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Pain. 2006 Sep;124(1-2):109-16. Epub 2006 May 23.

Testing two accounts of pain underestimation.

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Eberhard Karls Universitaet Tuebingen, Tuebingen, Germany.


Two important influences on pain underestimation by health care professionals were investigated by varying specific cues with reference to underestimation of patients' pain: when observers are not allowed to talk to patients and when observers expect social cheating. One hundred and twenty health care professionals watched videotaped facial expressions of pain patients and estimated their pain. The first group only saw the faces, the second group was given patients' self-reports in addition and the last group was given a context cue priming them to expect cheating in addition to faces and patients' ratings. Health care professionals generally underestimated patients' pain, but this varied depending on the cues given. Those viewing the face without patients' ratings underestimated pain to a greater extent than health care professionals provided with patients' ratings. Health care professionals primed to expect cheating underestimated pain as much as those seeing only patients' faces. Therefore, both accounts, verbal report as important but missing cue as well as an alerted cheating detection device, could account for underestimation.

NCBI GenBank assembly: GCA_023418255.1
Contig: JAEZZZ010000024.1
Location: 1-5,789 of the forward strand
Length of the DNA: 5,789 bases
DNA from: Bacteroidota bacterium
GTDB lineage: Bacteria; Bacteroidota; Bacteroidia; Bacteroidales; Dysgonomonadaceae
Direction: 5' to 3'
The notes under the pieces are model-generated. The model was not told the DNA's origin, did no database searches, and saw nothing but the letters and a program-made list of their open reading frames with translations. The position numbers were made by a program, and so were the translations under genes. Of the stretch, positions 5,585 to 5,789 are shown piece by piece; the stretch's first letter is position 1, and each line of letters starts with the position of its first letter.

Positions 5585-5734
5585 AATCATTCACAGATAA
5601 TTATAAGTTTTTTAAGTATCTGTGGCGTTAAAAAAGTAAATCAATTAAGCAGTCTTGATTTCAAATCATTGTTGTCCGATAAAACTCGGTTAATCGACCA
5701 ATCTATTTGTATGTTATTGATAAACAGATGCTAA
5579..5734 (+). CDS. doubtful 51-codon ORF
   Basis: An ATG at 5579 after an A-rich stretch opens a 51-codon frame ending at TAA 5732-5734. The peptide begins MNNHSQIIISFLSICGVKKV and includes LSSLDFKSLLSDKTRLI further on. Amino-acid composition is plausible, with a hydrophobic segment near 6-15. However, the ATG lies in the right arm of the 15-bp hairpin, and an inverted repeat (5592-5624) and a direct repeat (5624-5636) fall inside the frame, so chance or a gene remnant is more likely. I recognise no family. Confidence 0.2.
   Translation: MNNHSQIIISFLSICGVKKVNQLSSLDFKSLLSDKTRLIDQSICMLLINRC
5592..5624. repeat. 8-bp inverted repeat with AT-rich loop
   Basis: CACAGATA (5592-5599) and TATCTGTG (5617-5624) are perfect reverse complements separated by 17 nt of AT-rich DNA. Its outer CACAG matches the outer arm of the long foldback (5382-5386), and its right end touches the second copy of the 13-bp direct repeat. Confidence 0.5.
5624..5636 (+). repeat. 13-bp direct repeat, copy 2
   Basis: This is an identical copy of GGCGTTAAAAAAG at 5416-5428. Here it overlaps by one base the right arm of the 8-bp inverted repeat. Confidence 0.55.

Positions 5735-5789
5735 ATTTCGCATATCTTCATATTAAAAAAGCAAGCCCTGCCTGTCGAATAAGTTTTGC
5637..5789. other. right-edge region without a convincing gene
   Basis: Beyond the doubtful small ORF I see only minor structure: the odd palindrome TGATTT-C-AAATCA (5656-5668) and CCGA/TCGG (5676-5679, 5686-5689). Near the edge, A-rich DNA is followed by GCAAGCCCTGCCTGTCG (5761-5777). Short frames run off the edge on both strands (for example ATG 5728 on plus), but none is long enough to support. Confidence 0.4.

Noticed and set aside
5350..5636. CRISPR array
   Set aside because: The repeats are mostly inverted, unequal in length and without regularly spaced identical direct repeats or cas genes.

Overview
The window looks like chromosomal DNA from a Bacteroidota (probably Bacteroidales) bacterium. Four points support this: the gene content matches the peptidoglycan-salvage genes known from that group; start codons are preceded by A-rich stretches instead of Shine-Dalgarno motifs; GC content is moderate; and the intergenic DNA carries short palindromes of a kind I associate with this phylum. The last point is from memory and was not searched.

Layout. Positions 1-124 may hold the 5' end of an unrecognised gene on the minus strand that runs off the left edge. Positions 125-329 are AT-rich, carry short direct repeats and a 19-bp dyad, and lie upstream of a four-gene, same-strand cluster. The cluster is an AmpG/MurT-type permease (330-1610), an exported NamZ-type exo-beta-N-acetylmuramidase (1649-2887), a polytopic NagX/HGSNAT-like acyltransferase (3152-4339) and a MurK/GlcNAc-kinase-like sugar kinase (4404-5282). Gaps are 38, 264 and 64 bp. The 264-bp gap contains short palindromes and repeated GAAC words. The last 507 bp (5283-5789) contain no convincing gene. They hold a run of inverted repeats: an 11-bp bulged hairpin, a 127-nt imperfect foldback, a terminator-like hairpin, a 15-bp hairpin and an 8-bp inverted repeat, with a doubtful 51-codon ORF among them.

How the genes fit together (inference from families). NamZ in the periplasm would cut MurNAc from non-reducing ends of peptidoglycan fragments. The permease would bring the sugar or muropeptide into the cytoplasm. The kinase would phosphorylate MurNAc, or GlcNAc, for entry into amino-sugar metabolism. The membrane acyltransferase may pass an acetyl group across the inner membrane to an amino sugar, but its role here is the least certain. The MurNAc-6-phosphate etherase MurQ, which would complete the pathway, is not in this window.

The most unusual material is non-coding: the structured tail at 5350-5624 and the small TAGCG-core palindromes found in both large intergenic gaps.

[Indexed for MEDLINE]

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